Some of the calls and messages that come my way are about minutiae of the smallest details of the older models. Forums are rife with conversations about whether or not the carburetors on the Super Hawks and Scramblers had little drain hoses hanging off the bottoms of the float bowls or not, for instance. In the same vein, there is confusion about where the air vent hoses connect to on the air filters or if they connect to anything at all.
A recent questioner attached an image from the factory Honda CB72-77 Super Hawk parts book showing a drain hose attached to the float bowl on the left side carburetor. What appeared to be substantiation of the fact that a drain hose should be attached to his carburetors for judging purposes raised the question again which needed confirmation.
Fortunately, the Bill library has a number of first-edition parts books, which come in handy for answering questions such as these. Using the 1961 CB72-77 parts book for a starting point, the images did not show any drain hoses. Referencing the OEM Honda ID book images, which were received from AHMC back in 2000 for inclusion into the first Vintage Honda Buyer’s Guide book published then by MBI (Motorbooks, International), the side profile of an early CB77 clearly shows NO hoses hanging off the carburetor float bowls. So how did images of carburetors with float bowl hoses show up in later editions of the parts books?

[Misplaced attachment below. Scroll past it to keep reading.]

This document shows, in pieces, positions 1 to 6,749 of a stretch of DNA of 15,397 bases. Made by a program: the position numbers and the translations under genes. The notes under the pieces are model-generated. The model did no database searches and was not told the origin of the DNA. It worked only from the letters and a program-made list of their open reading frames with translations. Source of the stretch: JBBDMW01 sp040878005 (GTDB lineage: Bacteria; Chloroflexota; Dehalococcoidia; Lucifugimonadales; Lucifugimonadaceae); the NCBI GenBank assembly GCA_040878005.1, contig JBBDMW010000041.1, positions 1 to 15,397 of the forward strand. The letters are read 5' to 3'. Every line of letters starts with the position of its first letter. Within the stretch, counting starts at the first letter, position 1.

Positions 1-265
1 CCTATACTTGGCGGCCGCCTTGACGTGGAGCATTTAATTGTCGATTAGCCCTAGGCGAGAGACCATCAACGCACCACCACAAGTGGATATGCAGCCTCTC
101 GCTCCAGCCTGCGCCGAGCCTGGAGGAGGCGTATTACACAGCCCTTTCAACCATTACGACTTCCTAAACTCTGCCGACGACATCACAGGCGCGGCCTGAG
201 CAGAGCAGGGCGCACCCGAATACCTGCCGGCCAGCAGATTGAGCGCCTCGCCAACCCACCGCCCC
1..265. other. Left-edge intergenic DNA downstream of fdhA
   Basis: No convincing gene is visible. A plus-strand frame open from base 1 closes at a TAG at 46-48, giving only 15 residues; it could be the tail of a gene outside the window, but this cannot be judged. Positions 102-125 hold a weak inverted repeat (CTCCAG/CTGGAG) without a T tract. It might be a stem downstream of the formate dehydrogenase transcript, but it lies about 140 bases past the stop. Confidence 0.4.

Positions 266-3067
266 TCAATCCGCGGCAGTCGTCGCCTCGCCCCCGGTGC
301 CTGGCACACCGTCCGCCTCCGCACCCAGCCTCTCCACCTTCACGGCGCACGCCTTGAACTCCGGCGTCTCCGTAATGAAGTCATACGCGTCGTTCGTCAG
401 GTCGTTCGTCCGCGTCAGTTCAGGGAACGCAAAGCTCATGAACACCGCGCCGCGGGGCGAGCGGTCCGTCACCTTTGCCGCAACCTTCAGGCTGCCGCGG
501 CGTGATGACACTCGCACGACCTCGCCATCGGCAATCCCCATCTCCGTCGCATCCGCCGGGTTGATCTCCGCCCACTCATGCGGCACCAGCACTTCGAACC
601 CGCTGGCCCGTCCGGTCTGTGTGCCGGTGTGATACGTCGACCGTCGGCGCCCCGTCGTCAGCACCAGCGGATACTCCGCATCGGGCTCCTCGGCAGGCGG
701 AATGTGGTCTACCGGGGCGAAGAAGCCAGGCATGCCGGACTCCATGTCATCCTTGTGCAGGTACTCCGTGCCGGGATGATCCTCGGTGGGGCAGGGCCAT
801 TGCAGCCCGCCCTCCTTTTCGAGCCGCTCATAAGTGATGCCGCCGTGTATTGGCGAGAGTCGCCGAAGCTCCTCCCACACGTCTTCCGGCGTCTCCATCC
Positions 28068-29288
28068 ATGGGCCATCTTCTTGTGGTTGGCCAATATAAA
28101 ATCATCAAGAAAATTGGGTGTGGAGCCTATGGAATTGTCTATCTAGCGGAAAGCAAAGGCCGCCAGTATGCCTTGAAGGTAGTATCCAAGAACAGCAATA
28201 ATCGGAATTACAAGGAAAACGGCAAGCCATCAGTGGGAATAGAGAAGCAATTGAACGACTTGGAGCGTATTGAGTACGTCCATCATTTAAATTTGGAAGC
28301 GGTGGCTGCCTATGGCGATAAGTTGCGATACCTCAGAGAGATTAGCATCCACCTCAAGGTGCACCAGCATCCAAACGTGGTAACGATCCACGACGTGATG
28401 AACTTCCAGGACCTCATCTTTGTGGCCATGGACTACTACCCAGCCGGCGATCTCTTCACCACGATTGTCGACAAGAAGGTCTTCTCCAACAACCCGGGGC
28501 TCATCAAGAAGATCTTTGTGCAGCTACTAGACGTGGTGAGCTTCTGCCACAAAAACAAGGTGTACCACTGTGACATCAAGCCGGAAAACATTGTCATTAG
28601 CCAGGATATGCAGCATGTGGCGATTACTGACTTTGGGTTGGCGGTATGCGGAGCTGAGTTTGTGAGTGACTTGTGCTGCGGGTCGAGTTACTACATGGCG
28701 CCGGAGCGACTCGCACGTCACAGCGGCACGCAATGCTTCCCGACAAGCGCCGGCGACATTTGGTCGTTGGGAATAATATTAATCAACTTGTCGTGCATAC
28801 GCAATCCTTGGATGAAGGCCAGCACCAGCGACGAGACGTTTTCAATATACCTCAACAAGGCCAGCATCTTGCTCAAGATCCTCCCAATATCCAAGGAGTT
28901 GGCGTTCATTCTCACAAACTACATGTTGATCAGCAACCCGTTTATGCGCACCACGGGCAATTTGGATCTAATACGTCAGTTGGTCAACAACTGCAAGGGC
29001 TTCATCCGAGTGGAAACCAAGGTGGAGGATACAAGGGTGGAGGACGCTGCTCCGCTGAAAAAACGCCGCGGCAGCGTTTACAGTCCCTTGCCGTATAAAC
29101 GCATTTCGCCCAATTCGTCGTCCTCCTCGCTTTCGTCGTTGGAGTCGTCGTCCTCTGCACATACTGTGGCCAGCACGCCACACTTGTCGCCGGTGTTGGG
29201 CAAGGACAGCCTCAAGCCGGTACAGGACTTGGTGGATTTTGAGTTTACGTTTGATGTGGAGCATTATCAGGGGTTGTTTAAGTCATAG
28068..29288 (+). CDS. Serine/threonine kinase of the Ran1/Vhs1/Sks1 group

Reviewing the “left side” carburetor images in the “world version” CB72-77 parts book, published in 1969 showed the same curious drawing of the carburetor with a float bowl hose, but as the details were more carefully studied, it became apparent that the drawing came from another Honda model and was transferred over to the Super Hawk parts book, intact. Curiously, when the “right side” carburetor drawing was viewed, there was no drain hose shown. Small wonder that there is such confusion over this particular question!
The left side carburetor drawing included “power jet” features which were used on the CB72s only, but the image seemed to be taken from another book in the library; the 1962 CL72 Scrambler parts book! The features of the power jet carburetor bodies are seen on the CL72 carburetors, however all the functions are disabled. The little cover at the top of the carburetor body, which normally holds one of the fuel/air corrector jets, usually holds a non-functioning spare main jet instead. None of the air correction fuel pickup tubes, used on the CB72s, are present in any CL72 carburetors. Honda chose to use the CB72 carburetor bodies, but deleted the power jet functions, opting to just enlarge the main jet sizes to compensate for the deleted system function.
More intriguing is that the early drawings show “round bowl” carburetors, which did not have drain screws, but did obviously have overflow tubes in the float bowls. The fittings for the overflow tubes are entirely omitted in some of the early parts books drawings. Additionally, the very earliest 1962 CL72 Scramblers had round bowl carburetors, but then these were changed mid-production to the square bowl varieties, which were not seen on the CB72-77s until about 1964.